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Movie Reviews

Movie review: ‘Arbitrage’

Richard Gere resurfaces, only to be trapped in an atonal crime drama that picks the wrong time and place to ask audiences to root for a Wall Street banker — one trying to cover up manslaughter and shady business dealings, no less. Admittedly, Gere is in fine form, it’s too bad his is a great performance in an otherwise half-baked movie.

The actor stars as Robert Miller, a successful hedge fund magnate who is for all intents and purposes appears to be living the high-life: He’s introduced celebrating his birthday with his wife (Susan Sarandon) and daughter Brook (Brit Marling) in a swank Long Island home; he later sneaks out to visit his temperamental French artist girlfriend Julie (Laetitia Casta).

Things are much uglier beneath the surface. Miller is on the verge of bankruptcy thanks to creative (read: illegal) money manipulation, something that could land him in prison if he doesn’t come up some quick cash. His late-night trysts with Julie result in her death when Miller falls asleep at the wheel. Despite his attempts to hide his involvement in the latter, NYPD detective Bryer (Tim Roth) is soon barking at his heels, as is Brook, whose job as daddy’s CFO has tipped her off to his shady business dealings.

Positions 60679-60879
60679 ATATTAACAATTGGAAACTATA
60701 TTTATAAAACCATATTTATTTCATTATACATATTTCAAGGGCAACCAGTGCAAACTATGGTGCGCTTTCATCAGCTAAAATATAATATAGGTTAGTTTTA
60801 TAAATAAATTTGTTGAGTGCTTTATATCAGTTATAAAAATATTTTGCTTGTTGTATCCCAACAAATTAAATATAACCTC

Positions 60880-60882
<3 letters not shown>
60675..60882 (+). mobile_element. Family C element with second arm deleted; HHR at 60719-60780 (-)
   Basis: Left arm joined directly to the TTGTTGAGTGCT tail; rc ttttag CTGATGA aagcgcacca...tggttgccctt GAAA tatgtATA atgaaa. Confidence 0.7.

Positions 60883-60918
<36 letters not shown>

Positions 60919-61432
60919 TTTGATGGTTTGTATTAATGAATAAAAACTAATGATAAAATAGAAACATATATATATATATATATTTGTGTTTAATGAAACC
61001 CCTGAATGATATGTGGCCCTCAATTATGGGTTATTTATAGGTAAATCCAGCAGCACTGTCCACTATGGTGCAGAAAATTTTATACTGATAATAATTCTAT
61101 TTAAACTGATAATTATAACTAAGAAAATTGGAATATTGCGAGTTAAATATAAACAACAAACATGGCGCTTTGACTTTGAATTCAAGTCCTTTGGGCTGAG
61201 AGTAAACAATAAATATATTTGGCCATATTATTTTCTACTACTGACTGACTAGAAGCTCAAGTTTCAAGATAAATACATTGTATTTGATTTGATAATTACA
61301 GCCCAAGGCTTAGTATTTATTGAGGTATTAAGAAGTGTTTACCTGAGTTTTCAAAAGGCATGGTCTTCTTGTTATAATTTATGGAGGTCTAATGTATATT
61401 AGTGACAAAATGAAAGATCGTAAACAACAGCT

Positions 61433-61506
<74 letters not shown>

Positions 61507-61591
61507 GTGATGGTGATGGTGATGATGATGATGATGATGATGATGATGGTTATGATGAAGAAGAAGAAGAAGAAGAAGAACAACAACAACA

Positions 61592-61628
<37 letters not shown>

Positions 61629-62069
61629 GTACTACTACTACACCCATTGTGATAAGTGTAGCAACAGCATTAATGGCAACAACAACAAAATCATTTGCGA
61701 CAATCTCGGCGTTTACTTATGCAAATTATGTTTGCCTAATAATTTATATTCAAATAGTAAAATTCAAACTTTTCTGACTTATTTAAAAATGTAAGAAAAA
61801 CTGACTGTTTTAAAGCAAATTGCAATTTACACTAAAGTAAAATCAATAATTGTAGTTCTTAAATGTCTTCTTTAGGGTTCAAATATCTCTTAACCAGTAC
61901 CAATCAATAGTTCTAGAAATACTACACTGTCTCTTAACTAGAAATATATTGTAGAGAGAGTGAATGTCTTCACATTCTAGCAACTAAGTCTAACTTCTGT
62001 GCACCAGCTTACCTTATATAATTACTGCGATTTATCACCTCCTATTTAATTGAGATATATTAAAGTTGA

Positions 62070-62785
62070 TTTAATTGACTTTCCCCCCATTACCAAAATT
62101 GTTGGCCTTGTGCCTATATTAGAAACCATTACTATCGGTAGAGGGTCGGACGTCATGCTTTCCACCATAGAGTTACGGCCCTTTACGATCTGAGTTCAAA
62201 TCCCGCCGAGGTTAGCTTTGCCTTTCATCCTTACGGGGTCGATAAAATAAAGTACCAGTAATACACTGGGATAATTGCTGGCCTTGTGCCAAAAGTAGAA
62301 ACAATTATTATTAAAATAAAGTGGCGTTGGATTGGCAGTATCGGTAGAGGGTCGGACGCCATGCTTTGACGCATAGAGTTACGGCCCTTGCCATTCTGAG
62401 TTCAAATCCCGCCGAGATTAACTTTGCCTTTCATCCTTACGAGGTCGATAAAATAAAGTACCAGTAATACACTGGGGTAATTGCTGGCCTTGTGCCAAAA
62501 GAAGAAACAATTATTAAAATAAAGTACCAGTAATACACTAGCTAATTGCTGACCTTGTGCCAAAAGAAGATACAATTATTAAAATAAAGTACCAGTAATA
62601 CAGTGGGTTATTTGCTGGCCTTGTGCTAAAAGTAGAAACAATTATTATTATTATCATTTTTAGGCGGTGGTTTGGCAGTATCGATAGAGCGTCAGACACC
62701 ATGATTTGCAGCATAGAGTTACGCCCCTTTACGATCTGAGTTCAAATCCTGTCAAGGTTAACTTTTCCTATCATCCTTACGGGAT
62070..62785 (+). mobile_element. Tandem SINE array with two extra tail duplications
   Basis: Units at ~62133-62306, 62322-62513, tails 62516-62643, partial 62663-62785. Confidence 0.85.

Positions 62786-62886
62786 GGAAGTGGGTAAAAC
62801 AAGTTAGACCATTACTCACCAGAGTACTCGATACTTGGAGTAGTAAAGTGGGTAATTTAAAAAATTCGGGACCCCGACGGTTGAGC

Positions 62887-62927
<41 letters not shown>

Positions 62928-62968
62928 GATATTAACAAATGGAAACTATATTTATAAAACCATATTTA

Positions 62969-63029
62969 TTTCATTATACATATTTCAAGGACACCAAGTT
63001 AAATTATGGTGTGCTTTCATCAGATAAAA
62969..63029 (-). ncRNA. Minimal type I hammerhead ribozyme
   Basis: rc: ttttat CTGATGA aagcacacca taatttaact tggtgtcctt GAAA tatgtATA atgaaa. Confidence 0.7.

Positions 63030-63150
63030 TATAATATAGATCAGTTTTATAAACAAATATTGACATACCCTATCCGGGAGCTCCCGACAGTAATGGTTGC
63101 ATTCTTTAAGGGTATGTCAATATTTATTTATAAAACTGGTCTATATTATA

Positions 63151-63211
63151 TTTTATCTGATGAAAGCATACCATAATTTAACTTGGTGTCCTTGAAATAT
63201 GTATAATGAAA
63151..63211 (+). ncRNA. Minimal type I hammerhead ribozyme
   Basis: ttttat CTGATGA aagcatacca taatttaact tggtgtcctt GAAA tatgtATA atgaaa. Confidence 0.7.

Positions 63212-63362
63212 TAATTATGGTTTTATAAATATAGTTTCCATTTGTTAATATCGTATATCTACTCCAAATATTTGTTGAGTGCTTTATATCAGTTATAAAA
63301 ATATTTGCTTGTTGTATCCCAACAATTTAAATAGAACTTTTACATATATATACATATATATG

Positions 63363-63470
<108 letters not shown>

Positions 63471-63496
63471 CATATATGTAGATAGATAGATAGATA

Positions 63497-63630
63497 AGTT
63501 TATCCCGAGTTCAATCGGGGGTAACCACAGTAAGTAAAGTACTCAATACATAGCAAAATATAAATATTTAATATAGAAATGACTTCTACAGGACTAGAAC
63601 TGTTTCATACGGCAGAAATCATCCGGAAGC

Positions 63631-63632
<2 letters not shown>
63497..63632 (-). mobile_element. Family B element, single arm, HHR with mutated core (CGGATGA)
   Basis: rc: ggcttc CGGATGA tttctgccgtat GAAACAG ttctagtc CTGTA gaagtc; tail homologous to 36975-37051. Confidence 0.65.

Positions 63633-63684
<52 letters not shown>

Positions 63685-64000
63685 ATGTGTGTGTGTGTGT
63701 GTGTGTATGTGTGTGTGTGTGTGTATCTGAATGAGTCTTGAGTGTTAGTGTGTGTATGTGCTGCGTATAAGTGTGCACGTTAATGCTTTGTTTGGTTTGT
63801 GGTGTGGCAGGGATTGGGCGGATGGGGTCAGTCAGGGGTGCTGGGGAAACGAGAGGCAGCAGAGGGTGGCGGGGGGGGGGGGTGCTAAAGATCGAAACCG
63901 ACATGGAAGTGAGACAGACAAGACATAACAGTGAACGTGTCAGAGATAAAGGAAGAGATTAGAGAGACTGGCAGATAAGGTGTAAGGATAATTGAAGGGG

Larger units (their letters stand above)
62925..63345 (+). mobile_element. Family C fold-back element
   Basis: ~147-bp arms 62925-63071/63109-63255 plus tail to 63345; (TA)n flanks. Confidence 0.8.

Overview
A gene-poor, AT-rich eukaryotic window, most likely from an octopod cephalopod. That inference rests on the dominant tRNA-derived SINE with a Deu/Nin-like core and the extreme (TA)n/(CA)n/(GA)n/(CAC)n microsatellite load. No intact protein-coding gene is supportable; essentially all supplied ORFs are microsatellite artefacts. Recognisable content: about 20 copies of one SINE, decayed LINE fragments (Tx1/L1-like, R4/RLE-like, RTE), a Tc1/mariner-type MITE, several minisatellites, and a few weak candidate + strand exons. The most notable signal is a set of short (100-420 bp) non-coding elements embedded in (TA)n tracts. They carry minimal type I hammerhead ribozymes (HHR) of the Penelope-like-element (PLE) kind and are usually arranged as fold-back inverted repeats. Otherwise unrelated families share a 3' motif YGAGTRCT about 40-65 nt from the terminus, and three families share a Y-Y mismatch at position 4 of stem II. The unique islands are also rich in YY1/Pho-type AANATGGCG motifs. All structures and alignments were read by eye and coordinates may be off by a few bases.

There’s nothing wrong with a good anti-hero or fun villain, but alas writer-director Nicholas Jarecki gives us a lead character who is neither, instead putting for a man almost completely morally bankrupt and insisting that we feel pity for him. Thanks to Gere, Miller’s desperation is palpable; thanks to Jarecki, his douchey-ness is overwhelming. As an examination of the psychology of self-destruction it never gets deep enough into Miller’s head to explain the man. In the long run, it’s only entertaining if one views it as an ersatz pseudo-sequel to Pretty Woman with Miller as Edward Lewis gone to seed.

Its mid-stream genre switch also works against it, with both the ripped-from-the-headlines financial hijinks and tepid crime thriller threads failing to deliver much in the way of compelling drama, and its phony moralism just doesn’t sell.


About Gary Dowell

Professional film critic, journalist, Byronic hero.


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